Sea Turtle Taken To Safety On A Private Flight

Turtles Fly Too matches pilots with sea turtles that need to be relocated to warmer climates. AIN's editor-in-chief went along on one turtle’s journey.

When a group of kindhearted people rescued Berni Stranders, an olive ridley sea turtle, from the cold waters at Port Alberni near Vancouver, Canada, they set in motion a logistical challenge that ended with the turtle’s release into the warm waters of the Pacific Ocean on September 8.

Berni had been way off course and had somehow taken a wrong turn and ended up in Port Alberni, hence his name. He is only the fourth olive ridley sea turtle to be recorded in the waters of British Columbia and the second to be treated at the Ocean Wise Conservation Association/Vancouver Aquarium, where he spent more than 10 months after his rescue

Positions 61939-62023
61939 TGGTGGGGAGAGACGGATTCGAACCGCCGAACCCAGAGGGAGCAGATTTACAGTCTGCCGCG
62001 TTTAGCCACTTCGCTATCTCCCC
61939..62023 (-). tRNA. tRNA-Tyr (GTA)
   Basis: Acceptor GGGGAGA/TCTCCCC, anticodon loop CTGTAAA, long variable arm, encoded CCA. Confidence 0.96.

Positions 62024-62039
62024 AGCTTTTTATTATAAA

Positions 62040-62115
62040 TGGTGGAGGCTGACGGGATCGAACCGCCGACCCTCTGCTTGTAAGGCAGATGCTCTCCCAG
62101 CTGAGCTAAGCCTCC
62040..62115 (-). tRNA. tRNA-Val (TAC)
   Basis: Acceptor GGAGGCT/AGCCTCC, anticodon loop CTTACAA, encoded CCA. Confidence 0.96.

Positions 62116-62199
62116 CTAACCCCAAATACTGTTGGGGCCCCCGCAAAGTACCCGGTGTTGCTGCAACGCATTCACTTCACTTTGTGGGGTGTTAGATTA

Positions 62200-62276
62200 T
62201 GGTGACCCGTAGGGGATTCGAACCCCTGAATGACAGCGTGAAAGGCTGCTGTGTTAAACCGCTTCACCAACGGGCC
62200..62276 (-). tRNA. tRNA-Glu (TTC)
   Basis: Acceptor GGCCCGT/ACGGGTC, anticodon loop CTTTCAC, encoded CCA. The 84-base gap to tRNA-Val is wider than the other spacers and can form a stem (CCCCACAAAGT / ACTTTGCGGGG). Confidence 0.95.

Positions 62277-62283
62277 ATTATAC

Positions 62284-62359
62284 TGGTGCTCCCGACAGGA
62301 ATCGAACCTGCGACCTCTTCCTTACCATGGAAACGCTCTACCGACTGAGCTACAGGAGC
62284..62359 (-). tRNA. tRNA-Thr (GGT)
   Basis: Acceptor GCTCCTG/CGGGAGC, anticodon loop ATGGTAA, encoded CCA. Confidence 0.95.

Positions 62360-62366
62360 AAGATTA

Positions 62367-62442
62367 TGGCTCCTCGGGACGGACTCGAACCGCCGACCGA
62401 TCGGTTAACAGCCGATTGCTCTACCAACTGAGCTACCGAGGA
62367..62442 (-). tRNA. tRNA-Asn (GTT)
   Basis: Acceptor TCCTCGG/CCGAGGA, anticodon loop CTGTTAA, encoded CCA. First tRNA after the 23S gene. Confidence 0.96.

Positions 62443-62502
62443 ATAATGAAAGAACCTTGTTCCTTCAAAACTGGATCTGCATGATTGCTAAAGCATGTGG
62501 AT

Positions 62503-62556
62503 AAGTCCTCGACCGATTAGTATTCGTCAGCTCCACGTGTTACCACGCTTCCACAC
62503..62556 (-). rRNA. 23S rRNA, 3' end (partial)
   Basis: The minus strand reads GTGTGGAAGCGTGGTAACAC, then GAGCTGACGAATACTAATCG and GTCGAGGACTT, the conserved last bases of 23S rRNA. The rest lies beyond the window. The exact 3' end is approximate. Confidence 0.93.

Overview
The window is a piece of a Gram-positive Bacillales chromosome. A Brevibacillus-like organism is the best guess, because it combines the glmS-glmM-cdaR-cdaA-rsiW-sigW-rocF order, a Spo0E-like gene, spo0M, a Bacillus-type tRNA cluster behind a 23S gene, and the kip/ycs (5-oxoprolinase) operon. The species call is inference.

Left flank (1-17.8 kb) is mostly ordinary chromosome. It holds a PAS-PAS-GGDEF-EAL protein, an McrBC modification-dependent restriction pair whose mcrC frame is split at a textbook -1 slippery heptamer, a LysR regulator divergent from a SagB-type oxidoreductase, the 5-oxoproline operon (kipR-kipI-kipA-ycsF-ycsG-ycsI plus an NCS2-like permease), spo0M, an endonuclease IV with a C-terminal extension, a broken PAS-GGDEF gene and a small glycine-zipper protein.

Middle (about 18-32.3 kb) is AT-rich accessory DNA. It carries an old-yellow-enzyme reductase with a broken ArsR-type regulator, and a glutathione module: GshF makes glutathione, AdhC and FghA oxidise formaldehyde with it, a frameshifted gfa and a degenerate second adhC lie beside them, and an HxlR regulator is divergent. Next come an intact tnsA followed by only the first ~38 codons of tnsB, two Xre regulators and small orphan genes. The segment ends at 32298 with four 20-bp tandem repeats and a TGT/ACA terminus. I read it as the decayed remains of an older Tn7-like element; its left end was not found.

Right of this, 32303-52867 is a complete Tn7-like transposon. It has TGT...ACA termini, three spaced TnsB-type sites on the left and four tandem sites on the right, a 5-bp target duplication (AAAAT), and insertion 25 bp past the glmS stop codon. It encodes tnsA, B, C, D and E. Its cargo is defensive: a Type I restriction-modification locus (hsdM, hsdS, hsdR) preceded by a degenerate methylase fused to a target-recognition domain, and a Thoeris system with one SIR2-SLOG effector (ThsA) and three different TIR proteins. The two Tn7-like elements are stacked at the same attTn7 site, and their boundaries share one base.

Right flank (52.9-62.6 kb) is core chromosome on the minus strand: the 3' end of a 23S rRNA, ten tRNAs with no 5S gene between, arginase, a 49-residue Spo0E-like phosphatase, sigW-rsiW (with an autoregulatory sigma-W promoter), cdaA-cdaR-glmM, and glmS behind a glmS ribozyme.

Berni got cold-stunned and, according to the aquarium, “when the water temperature falls below 10 degrees Celsius, cold-stunned sea turtles experience a decrease in heart rate and circulation, causing them to become lethargic to the point where they are unable to swim or forage.”

Because he was so far from the warmer waters where he could thrive, Berni needed a ride, and this is where Turtles Fly Too came in. The charitable organization arranges for pilots with extra space in their airplanes to transport cold-stunned turtles to aquariums in warmer climes, where they can be rehabilitated and released.